Reprinted with permission from Death and Bereavement: A Halakhic Perspective (Ktav).The author makes a few assumptions about Jewish communities from his perspective as an Orthodox rabbi (e.g. that a rabbi will be male), but his heartfelt and practical advice is applicable to Jews across the spectrum.
No Reasons Not To
Most congregations do not have a chevra kadisha of their own, thus missing out on all the advantages its existence provides. I have heard many reasons given for
not having a chevra, and I think that all of them are quite groundless. Let me give you some examples:
– “Why should I do this work? What’s in it for a young person? Death is easier for old people to handle.” WRONG. Everybody is vulnerable to death’s intrusion, young and old alike. And everybody feels enriched by the importance of this loving and holy work. Why should such feelings of fulfillment and satisfaction be withheld from the young?
– Modern, educated, Western people are squeamish and uncomfortable around the dead. WRONG. This is only a prejudice. They merely think that they will be unable to get used to performing this task. After one or two sessions, the initial discomfort and squeamishness will almost always disappear.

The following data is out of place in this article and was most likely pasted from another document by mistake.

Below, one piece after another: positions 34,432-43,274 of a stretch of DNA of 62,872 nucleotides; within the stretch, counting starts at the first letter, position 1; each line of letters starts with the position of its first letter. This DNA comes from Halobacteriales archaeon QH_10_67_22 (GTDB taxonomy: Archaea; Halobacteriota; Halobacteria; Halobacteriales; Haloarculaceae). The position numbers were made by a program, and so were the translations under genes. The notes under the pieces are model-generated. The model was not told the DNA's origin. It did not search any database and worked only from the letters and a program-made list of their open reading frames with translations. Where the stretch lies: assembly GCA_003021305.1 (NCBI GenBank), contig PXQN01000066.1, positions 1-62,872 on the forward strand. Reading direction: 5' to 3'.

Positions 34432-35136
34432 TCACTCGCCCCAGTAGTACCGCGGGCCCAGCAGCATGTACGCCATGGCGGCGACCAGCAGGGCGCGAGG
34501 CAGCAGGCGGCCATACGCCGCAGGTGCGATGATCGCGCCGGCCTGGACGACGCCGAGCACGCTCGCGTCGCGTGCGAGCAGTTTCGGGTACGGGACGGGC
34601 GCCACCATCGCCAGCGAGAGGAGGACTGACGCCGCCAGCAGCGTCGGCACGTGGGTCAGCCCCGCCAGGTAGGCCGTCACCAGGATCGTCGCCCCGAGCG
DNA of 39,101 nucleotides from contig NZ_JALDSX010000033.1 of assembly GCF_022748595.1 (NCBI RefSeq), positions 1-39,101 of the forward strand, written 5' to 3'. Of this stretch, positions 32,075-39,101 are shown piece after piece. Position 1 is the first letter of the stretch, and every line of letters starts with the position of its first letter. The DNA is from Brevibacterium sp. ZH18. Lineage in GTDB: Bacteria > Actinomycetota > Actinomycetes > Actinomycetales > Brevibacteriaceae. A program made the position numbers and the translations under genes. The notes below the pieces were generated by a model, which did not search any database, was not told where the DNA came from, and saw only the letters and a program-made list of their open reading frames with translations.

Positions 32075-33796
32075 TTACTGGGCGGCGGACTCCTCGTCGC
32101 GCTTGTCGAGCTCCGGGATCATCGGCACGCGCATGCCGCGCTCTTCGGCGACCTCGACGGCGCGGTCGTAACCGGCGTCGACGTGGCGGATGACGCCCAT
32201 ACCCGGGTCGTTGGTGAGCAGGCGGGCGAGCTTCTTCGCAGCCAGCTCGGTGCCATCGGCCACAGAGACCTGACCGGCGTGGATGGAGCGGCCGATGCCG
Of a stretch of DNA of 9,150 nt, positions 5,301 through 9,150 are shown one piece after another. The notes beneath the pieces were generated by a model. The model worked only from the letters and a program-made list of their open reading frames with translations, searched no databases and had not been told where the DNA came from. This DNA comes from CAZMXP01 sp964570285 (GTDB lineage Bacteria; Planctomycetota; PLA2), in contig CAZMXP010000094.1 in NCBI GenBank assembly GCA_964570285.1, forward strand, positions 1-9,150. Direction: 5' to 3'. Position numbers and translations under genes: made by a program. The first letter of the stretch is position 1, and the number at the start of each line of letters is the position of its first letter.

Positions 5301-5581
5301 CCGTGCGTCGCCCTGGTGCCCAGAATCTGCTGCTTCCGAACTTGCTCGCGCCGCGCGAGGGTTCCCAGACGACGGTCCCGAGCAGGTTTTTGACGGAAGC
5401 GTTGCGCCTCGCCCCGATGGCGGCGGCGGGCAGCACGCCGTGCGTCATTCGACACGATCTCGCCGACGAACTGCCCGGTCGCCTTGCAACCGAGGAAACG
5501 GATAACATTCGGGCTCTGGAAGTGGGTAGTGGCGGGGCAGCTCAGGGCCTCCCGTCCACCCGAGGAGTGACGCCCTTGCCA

– There is no room in a chevra kadisha for a person who genuinely will never be able to do hands-on work with the dead. WRONG. Members of a chevra kadisha have many tasks. Some will merely sit with a gentile driver of the hearse. Some will be in the same room as the deceased, without direct contact, merely “watching.” Some, like kohanim [those descended from the ancient priests, who traditionally are forbidden to have contact with corpses except for immediate family members], will have no contact with the dead whatsoever. But they can phone other volunteers, arrange rides to the cemetery, organize the minyan in the house of mourning, prepare meals for the bereaved, and help the mourners in all kinds of ways. Everybody can play a useful role as a member of the chevra kadisha.